Apple claims that Samsung's new tablet computer is a copy of the iPad.

Copyright 2011 ABC News Radio

Tuesday
Feb152011

What's in a Name? It's an Issue in New York Stock Exchange Merger

Photo Courtesy - Getty Images(NEW YORK) -- The New York Stock Exchange and Deutsche Borse are both winners in the merger between the two large stock exchanges. Their costs will decrease as they share technology and resources to create the largest stock exchange in the world. And ideally, those cost savings will pass onto a larger pool of global investors.

As the 220-year-old NYSE and German stock exchange officially announced their merger Tuesday morning, Sen. Charles E. Schumer (D-N.Y.) said New York ought to come first in the new name.

"An outstanding issue that is important to me is the name of the new exchange," Schumer said in a statement. "NYSE is one of the most preeminent brands in the financial industry, and there is no reason it shouldn't come first in the new exchange's name."

During the press conference announcing the merger, Duncan Niederauer, CEO of the NYSE, said no decision has been made regarding a new name.

Sen. Schumer said if New York loses out, the merger process could be in jeopardy.

"If Deutsche Borse pushes any alternative name, it would be an indication that they are not viewing this deal as a merger of equals, and that could have negative consequences with regard to future decisions on the merger's implementations," said Schumer.

Reena Aggarwal, professor of business administration and finance at Georgetown University's McDonough School of Business in Washington, D.C., said many people like Schumer feel strongly regarding the name because of its symbolism.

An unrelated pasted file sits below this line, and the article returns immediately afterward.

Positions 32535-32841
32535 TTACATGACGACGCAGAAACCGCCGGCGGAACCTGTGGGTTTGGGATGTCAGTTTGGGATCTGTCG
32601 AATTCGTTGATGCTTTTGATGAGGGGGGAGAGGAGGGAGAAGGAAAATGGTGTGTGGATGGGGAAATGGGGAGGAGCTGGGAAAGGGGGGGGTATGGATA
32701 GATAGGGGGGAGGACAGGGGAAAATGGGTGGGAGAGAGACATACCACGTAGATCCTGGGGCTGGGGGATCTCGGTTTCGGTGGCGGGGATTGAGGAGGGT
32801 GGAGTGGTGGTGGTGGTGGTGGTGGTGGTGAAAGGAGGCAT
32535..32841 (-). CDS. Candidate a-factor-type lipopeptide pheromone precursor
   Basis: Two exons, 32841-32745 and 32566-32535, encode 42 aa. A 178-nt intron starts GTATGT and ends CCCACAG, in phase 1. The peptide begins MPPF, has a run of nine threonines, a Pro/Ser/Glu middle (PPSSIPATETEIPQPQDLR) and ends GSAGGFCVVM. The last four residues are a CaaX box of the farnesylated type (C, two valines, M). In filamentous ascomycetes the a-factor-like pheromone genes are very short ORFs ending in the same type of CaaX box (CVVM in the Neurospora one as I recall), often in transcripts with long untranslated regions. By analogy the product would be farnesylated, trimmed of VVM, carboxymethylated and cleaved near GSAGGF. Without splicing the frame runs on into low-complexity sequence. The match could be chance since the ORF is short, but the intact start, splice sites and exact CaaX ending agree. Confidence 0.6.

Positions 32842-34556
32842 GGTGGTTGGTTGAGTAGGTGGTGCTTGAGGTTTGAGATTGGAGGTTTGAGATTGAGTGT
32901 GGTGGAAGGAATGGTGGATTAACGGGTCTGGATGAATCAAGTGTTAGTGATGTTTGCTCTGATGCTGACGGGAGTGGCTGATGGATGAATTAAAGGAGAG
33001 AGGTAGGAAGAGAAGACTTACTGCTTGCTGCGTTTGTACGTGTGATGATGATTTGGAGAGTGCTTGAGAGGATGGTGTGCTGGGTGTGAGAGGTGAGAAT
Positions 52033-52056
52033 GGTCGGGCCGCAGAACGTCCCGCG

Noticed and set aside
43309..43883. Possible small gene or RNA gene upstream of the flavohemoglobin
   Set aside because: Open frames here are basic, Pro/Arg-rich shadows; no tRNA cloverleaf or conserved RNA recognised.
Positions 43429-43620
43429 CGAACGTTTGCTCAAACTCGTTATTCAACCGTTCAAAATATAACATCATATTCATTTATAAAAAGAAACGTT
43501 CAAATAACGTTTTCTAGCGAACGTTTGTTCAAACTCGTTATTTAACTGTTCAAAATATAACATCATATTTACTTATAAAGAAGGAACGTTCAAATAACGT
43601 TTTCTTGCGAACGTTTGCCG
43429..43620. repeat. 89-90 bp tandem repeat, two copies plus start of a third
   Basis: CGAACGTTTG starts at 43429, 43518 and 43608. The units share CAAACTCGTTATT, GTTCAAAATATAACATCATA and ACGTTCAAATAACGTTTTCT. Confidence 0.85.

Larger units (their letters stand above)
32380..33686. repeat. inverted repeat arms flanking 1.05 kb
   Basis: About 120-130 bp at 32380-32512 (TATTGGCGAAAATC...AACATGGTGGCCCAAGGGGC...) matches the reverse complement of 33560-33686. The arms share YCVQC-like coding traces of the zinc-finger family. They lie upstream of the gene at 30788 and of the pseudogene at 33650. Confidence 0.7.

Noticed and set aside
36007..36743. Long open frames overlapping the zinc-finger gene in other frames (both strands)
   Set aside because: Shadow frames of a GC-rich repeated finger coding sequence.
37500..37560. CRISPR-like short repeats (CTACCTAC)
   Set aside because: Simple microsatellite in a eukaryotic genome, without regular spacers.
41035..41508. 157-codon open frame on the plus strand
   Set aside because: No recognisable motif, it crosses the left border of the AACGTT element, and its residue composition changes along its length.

"Countries see it as a prestige issue," said Aggarwal. "In the old days an exchange was a huge prestige issue for the country. And every country wanted to have an exchange."

But she said the NYSE has been facing business challenges. It has trouble attracting initial public offerings. She also said the merger will allow the NYSE to globalize. Even Schumer acknowledged that the merger was a positive business move.

"The New York Stock Exchange will be the crown jewel in this new operation, and the name of the new company should reflect that," said Schumer.

Schumer said he would keep an open mind until the name issue is settled.

Aggarwal said possible names under consideration have been rumored to be NYSE-DB or the Global Exchange.

"Certainly the NYSE has existed for a very long time and the name has been associated with American capitalism. So I can see that some people would have problems if that name goes away completely," Aggarwal said. "But from a business point of view, it doesn't matter so much, but countries see it as a prestige issue."

Copyright 2011 ABC News Radio